Tuesday, July 31, 2012

Frozen Waffles: Folly, Fun and Fake Food Ingredients

I get it. I get why health-conscious Americans sometimes serve fake food at home. I get it, because I did it.

I confess: I served frozen generic toaster waffles to our two young grandchildren for breakfast last weekend slathered, ironically,  with trans-fat free yogurt-based spread and USDA-certified organic maple agave syrup blend. 
An industrial-manufactured fake food of the first order doused in pretentious products of smug Whole Foods purists.

Frozen waffles doused and drenched but not disguised. Our seven-year-old pronounced them  "Awesome. Really awesome!"

My excuse? I was in a hurry at the market, and besides, I knew the kids couldn't wait the time it takes to properly mix and make waffles from scratch. They have fun things to do, favorite places to go, and they'd be hungry. 

At the market, I hid the frozen waffle box, fearing disapproval of fellow shoppers. What if I ran into friends or neighbors? What would they think?  That I feed fake industrial-made foods to my family? That I secretly binge on fake foods? They know I blog to expose the worst of modern industrial fake foods. Will they brand me a health hypocrite?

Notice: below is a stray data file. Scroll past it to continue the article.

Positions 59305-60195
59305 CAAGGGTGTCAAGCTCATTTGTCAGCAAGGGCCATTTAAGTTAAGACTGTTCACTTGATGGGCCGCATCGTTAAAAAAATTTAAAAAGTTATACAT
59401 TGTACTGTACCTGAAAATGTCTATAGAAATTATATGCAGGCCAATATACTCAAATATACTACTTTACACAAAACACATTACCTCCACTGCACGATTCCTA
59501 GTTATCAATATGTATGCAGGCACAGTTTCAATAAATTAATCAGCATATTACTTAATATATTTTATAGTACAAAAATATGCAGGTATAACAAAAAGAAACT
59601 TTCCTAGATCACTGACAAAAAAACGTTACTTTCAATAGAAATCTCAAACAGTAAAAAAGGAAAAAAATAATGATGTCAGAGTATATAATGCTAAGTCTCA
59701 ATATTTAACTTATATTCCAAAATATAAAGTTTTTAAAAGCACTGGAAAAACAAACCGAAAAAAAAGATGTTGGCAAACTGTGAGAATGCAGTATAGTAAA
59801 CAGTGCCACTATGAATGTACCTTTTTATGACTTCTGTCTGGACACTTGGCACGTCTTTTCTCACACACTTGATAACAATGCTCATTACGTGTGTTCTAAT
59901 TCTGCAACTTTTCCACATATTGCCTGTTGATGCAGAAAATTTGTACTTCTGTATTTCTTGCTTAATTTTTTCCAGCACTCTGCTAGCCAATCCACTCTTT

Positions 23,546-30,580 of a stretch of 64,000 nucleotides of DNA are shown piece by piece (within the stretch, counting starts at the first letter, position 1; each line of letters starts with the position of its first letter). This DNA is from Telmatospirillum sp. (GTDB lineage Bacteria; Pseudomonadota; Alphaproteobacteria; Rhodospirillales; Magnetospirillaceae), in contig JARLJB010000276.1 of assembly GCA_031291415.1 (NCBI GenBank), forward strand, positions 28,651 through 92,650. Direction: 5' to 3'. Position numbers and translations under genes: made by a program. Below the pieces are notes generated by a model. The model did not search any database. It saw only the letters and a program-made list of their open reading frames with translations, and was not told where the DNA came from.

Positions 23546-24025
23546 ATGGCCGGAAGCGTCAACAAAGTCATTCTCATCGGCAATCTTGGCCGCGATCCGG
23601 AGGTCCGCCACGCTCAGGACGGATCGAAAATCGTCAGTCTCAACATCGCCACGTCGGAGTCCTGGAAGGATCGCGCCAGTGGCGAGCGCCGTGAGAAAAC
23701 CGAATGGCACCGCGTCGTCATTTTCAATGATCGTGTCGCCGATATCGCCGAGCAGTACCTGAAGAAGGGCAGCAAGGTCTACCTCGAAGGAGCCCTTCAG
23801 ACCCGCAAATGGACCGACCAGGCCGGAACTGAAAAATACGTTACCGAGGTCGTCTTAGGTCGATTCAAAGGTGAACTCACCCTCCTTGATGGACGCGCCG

Embarrassed, I slid the bright gold box under a sheath of red-leaf romaine lettuce, heirloom tomatoes, organic apricot-plum hybrids, and a loaf of cracked wheat sunflower-seed dill bread in an artisan-baker bag made of crinkly recycled paper.  I made it home, my food crime undetected. 

Thursday, July 26, 2012

U.S. Food Supply Injures More Americans than Gun Violence Each Year

It's puzzling: Colorado-grown cantaloupes killed  more innocents in 2011 than did the recent murderous shooting-spree in a Colorado movie theater, yet no one seems to give a damn. 

Each year, preventable foodborne illness strikes 48 million Americans, hospitalizing a hundred thousand and killing thousands. Each year! 

 In 2011, 36 people died because they ate cantaloupe grown at Jensen Farms in Holly, Colorado. The melons were bought at WalMart, Krogers and other trusted neighborhood grocers.

Cantaloupes that looked, felt, and smelled ripe and healthy. Cantaloupes that were infected, though, with deadly Listeria bacteria. Infected cantaloupes that should have been detected by internal, third-party, or FDA-mandated inspections.    CNN investigated for months:
"... CNN has found serious gaps in the federal food safety net meant to protect American consumers of fresh produce, a system that results in few or no government inspections of farms and with only voluntary guidelines of how fresh produce can be kept safe...
The 2011 listeriosis outbreak... should not have happened, and it could have been prevented, according to numerous food safety experts and federal health officials.
 "... the story of what happened at Jensen Farms, and why no one stopped the sale and shipments of the cantaloupes... sheds light on serious problems in the nation's fresh produce food safety net, and a voluntary system created by businesses to ensure a quality product, known as third-party audits."